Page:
Ronnie O’Sullivan is someone who knows exactly what it is like to be at the centre of the media spotlight 24/7, having experienced exactly that over a 29-year professional snooker career. And a six-time world champion who has been interviewed, interrogated and scrutinised more than most in sport believes that Naomi Osaka’s decision to take a break from tennis could ultimately be the making of her.
The Rocket has expressed great empathy for the 23-year-old superstar, a former world No1 with already four Grand Slam victories to her name, after the Japanese player publicly announced in September after an early exit in her US Open defence that she would stop competing for a while as “winning doesn’t make me happy any more”.
The problems for Osaka, a naturally shy and introverted character, really began at the French Open in May having declared she would not be fulfilling mandatory tournament media duties over concerns for her mental health and personal wellbeing. This ultimately led to a fine after Osaka’s first-round win, and then her withdrawal with the prospect of the situation escalating.
The episode triggered a wave of support among athletes in other sports, but a mixed reaction in tennis itself with some players believing that speaking to the media, even after painful defeats, was part of the job. Osaka then missed Wimbledon, played in her home Olympics in Tokyo, and then headed to America and the US Open. She has not played since, with no indication of a return date.
O’Sullivan, widely acknowledged as the greatest snooker player in history despite a love-hate relationship with the sport, announced after winning his fourth world title in 2012 at the Crucible in Sheffield that he would be taking a year off. And bar one 4-3 loss to world number 76 Simon Bedford he did just that before a triumphant return in Sheffield to claim a fifth world crown.
O’Sullivan, the most sought-after and requested player in history for whatever he might say after matches, has very seldom failed to fulfil onerous media duties, though he was excused at the 2007 Masters tournament shortly after walking out of a match at the previous month’s UK Championship.
But he has certainly had some run-ins, ruining a few by breaking out into song, and even speaking in an Australian accent. And he was heavily fined for an incident in China in 2008 over an obscene outburst and lewd comments to reporters.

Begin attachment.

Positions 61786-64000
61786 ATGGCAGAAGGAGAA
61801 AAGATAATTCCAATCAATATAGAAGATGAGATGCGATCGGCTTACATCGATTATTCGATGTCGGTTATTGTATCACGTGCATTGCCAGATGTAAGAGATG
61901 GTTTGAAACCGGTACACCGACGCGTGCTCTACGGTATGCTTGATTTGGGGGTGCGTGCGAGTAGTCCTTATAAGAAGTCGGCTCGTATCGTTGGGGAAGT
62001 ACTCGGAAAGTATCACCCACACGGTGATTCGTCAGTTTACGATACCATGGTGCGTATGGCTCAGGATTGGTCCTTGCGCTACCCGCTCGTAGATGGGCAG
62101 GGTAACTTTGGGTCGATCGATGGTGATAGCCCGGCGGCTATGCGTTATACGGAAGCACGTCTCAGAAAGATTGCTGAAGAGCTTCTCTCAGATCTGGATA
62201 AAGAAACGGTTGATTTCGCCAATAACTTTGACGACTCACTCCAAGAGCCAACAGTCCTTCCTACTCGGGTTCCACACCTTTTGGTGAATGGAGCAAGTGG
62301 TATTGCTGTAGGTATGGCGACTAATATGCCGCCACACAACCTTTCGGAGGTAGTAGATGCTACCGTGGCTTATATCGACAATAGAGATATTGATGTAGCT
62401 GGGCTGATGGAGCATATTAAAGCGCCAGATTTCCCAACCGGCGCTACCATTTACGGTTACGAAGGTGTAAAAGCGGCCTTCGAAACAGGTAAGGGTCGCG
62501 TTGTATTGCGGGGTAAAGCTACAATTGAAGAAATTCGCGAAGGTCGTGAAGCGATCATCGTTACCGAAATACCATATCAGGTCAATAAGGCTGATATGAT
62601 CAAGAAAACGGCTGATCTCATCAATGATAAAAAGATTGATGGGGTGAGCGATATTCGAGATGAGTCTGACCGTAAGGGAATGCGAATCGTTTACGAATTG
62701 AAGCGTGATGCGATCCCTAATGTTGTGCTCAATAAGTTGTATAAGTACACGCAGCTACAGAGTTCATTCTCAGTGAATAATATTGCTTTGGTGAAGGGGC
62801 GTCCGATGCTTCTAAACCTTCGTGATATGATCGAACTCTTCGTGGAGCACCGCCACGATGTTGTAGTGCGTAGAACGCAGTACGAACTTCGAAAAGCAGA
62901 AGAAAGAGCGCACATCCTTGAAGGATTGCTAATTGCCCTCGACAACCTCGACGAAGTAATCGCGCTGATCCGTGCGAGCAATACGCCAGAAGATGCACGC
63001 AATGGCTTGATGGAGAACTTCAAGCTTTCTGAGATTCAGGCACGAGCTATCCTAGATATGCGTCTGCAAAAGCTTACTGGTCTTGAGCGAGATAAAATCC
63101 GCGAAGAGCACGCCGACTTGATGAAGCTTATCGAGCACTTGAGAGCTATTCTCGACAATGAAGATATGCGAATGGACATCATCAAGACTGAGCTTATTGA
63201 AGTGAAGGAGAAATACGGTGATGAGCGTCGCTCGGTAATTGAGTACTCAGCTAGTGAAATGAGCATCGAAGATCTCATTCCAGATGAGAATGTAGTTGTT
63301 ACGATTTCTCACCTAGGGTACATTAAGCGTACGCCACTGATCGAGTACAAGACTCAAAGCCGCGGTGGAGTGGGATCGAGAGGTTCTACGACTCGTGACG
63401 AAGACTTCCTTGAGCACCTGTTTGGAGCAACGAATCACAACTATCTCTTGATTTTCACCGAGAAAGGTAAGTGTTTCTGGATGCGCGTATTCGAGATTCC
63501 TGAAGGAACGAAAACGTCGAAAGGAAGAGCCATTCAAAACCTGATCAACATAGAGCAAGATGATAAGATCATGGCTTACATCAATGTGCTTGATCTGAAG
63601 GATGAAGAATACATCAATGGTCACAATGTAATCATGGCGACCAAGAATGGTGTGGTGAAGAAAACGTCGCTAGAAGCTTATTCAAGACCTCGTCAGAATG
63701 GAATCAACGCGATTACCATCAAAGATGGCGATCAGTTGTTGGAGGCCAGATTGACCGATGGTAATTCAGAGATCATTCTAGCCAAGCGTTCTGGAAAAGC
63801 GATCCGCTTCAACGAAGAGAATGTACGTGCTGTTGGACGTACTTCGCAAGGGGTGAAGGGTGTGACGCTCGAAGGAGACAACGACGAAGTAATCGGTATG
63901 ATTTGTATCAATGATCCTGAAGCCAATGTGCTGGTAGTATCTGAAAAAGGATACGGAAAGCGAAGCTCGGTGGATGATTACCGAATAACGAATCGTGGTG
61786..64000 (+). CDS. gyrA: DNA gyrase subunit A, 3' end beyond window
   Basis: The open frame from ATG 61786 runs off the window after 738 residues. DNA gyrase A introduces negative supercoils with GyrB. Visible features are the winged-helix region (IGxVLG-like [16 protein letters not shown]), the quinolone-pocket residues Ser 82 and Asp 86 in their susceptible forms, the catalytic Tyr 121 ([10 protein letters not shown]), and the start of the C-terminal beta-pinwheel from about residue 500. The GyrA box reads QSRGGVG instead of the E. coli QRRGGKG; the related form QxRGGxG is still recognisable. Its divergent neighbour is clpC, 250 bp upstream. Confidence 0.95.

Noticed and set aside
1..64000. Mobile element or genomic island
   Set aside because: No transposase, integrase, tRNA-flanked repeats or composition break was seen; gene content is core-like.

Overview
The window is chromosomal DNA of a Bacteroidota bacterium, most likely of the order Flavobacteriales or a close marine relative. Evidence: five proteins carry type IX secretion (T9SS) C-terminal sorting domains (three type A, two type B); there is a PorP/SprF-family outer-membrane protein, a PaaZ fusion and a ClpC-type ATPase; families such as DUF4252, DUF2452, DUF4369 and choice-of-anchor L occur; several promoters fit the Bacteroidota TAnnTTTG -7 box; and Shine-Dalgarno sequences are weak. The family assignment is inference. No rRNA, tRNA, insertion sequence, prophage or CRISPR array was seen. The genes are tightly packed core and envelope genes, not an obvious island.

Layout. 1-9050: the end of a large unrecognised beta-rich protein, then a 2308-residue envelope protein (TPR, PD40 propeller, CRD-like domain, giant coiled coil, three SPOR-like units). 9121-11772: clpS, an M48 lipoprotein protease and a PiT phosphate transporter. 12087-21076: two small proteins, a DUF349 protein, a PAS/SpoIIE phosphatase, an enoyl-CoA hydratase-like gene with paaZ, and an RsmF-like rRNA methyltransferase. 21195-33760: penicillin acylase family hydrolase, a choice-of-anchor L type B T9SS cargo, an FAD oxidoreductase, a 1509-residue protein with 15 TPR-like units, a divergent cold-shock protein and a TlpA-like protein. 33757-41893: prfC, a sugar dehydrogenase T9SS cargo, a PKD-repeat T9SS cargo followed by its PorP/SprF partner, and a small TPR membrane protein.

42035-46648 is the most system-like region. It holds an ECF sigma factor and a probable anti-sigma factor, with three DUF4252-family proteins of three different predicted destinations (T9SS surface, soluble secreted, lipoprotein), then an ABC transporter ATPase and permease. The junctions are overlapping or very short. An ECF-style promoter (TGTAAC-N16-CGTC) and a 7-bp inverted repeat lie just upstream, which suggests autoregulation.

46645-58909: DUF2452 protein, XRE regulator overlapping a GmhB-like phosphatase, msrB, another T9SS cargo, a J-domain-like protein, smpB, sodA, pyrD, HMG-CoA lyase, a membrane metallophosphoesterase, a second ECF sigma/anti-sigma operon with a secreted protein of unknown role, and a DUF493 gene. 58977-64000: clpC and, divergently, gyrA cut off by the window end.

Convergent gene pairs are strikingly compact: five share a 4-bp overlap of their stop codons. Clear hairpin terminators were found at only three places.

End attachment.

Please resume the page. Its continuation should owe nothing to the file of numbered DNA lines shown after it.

After a first-round World Championship win in 2016 O’Sullivan – having gone through a tough time personally away from the table - smashed his cue in his dressing room before storming out of the venue without speaking to the BBC and other media – before checking himself into a clinic for a week suffering with exhaustion.
So O’Sullivan knows what he is talking about having also spoken widely about his own mental health issues and battles with depression, and since his own playing hiatus has thrown himself into other activities to reduce his reliance on snooker results and displays for how he feels about himself – including running, food and nutrition, and broadcasting with both punditry and presenting.
O’Sullivan, a big fan of both tennis and Osaka, says: “She is a great player, and isn’t going anywhere - and I’m sure the break will do her some good. She is just chilling out and enjoying herself and everyone should let her do that.
“I just think a lot of the time everyone on the outside makes more of a big deal about what you may or may not be doing – a lot more than you do yourself. For me I wasn’t doing anything special winning what I won, playing how I played or taking the year off and I am sure Naomi is the same.
“Some days everyone is sucking up to her saying she is great over her tennis and she is just thinking ‘But I do that every day’.
“And the same is true of her deciding to take some time out and spending it with friends and family, it’s just what she felt like doing. That isn’t a bad thing. Good luck to her, she has worked hard and is now in a position to make those choices for herself."
The 45-year-old continues: “I guess she can take some time off with £100 million in the bank! But seriously, not for one second would I belittle anything about what she is doing, everyone knows how much I have publicly spoken out on mental health and personal wellbeing.
“I think she is great, I admire the girl and she is standing up for what she believes in and is a bit of a trailblazer – and has a lot of support from sportspeople across the world. They recognise what she is saying and hope players and athletes get a bit more support.
“I suppose I cut my emotions off about snooker a good time ago, and now I come in, play for some fun and play a few tournaments when I have the time. And that’s a bonus and I am at the stage where win or lose, it doesn’t really matter. I seriously wouldn’t want to have to play this game for a living any more.
“So I do my other stuff away from the table and that makes the snooker better, and keeps my little face in the shop window and your value up! The way fans see me, the way I play and wearing my heart on my sleeve, that comes from instinct and the competitor. Even on a practice table there is a glint in my eye, that will never go.
“But as far as results go, it is the least important thing to me which is great because I can go out there and swing away. There are players down the rankings who need the money, who forked out £600 to get to Belfast this week, lost in the first round and get nothing. That’s a tough gig. But I am fortunate now to have a ‘normal’ job doing punditry as well, and that helps me not have to worry about potting balls to pay bills.”